Century Dictionary and Cyclopedia
- n. The condition or quality of being inexpedient, inappropriate, or unadvisable; unsuitableness to the purpose or circumstances; inadvisability.
- n. uncountable The condition of being inexpedient
- n. countable An inexpedient action or statement
- n. the quality of being unsuited to the end in view
“Realizing the inexpediency of discussing the matter, I went forward myself, overran the line, and let the anchor go.”
“Though the old transgressors came no more, new ones arrived every day, and I found myself confronted with the titanic task of educating a whole cityful to the inexpediency of raiding my poppy field.”
“The inexpediency of an irredeemable paper currency: Being an abridgement of the chapters from the "Principles of political economy," on money and credit ... and social science for the people.”
“A brief exposition of the British foreign policy towards Holland, considered with regard both to its injustice and inexpediency, in reply to the recent (uncalled for) "Justification." by T.O. S”
“And hence all social inequalities which have ceased to be considered expedient, assume the character not of simple inexpediency, but of injustice.”
“It was an unwitting compliment to her taste and discernment in singling him out for her own, despite its temporary inexpediency.”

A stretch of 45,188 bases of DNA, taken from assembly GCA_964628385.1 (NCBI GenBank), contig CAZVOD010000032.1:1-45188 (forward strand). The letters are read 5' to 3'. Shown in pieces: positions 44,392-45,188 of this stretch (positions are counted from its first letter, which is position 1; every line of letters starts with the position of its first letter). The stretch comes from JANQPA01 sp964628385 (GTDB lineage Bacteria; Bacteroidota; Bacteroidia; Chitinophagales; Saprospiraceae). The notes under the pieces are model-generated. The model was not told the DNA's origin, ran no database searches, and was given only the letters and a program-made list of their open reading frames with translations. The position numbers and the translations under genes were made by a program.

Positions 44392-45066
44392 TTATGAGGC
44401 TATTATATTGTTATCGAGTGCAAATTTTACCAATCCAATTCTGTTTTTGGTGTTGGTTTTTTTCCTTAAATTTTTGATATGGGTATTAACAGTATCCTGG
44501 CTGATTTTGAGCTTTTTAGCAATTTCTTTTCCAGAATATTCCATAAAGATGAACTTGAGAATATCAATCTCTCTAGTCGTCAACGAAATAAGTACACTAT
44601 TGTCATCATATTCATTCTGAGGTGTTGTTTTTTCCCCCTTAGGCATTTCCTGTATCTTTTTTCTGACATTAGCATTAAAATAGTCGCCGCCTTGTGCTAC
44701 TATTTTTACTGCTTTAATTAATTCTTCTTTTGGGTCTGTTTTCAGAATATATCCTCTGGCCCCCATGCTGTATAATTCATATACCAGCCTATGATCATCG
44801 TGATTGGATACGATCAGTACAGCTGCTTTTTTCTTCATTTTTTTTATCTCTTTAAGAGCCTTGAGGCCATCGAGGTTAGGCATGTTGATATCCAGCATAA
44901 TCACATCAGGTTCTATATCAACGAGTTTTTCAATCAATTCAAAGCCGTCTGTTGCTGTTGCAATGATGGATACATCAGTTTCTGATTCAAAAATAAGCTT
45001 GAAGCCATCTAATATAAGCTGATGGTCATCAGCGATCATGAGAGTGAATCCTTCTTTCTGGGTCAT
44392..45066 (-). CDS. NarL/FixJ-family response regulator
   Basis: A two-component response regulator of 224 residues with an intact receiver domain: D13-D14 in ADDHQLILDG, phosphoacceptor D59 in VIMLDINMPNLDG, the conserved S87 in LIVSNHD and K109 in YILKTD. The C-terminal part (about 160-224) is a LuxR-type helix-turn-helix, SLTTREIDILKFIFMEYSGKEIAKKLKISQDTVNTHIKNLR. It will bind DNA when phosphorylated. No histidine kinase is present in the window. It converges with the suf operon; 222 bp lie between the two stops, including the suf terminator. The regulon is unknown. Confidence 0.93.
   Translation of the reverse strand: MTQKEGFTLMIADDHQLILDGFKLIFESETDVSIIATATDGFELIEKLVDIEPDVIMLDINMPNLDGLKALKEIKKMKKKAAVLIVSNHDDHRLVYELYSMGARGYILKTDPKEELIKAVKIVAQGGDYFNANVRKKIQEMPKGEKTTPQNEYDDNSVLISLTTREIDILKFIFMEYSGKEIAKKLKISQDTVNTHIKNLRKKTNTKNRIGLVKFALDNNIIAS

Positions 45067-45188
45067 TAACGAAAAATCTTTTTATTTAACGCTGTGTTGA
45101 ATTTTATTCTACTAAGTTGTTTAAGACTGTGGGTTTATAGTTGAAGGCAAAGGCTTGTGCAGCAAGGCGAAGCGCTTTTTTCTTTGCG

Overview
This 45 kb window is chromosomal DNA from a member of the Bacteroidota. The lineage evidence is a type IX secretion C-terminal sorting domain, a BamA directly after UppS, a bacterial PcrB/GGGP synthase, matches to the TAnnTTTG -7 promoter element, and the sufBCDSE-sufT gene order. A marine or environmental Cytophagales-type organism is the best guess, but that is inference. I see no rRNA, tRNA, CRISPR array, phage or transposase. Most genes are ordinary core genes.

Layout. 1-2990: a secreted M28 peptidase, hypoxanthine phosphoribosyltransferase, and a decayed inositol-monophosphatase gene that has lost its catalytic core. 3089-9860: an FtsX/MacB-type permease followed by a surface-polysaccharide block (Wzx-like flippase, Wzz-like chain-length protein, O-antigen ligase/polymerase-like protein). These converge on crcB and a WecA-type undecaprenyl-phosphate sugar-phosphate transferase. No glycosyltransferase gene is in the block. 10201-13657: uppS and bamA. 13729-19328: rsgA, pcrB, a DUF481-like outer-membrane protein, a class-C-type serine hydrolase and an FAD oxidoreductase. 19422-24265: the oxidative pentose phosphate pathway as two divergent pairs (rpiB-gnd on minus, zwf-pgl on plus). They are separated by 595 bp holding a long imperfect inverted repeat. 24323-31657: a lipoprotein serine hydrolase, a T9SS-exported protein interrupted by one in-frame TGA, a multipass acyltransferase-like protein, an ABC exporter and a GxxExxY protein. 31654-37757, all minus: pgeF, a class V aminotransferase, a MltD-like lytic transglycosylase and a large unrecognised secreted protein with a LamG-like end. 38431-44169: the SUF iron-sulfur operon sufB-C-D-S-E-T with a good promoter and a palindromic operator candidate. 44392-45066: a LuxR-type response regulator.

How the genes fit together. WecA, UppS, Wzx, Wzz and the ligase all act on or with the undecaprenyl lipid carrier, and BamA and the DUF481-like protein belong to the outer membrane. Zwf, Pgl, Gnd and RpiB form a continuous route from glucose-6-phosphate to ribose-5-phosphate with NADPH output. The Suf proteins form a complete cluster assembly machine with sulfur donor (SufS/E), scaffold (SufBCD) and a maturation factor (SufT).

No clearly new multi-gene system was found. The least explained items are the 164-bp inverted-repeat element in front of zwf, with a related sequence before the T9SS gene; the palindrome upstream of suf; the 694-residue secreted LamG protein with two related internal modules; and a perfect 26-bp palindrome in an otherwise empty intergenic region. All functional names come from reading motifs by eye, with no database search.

“She talked about the scenery, and the charms of the old place, and the dullness of the people around them, and the inexpediency of looking for society in country places; till after awhile Mr Belton was once more at his ease.”
“He said something also as to the great doubt which had ever weighed on his own mind as to the inexpediency of a man at his time of life submitting himself for the first time to the trammels of office.”
“House for an hour, struggling hard to bring back the real subject, and to make the House understand that the ballot, whether good or bad, had been knocked on the head, and that members had no right at the present moment to consider anything but the expediency or inexpediency of so much Reform as Mr Mildmay presented to them in the present bill.”
“In doing this, of course, I appeared to trade, but, feeling I had a right to do so, I felt perfectly easy in my mind; and, as I still held the view of the inexpediency of combining the two professions,”
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